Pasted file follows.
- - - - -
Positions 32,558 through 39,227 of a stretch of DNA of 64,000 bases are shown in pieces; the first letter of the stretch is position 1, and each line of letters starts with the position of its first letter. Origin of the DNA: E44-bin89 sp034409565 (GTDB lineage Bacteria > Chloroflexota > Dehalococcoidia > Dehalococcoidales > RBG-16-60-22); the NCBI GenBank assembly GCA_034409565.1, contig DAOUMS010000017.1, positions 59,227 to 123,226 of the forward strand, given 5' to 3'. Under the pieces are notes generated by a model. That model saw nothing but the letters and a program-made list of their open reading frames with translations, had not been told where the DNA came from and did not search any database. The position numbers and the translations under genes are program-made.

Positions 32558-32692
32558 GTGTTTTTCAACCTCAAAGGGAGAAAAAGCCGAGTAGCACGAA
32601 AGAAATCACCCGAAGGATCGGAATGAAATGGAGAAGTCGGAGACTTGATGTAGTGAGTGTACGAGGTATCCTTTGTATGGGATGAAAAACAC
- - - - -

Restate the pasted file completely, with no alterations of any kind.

Positions 32,558 through 39,227 of a stretch of DNA of 64,000 bases are shown in pieces; the first letter of the stretch is position 1, and each line of letters starts with the position of its first letter. Origin of the DNA: E44-bin89 sp034409565 (GTDB lineage Bacteria > Chloroflexota > Dehalococcoidia > Dehalococcoidales > RBG-16-60-22); the NCBI GenBank assembly GCA_034409565.1, contig DAOUMS010000017.1, positions 59,227 to 123,226 of the forward strand, given 5' to 3'. Under the pieces are notes generated by a model. That model saw nothing but the letters and a program-made list of their open reading frames with translations, had not been told where the DNA came from and did not search any database. The position numbers and the translations under genes are program-made.

Positions 32558-32692
32558 GTGTTTTTCAACCTCAAAGGGAGAAAAAGCCGAGTAGCACGAA
32601 AGAAATCACCCGAAGGATCGGAATGAAATGGAGAAGTCGGAGACTTGATGTAGTGAGTGTACGAGGTATCCTTTGTATGGGATGAAAAACAC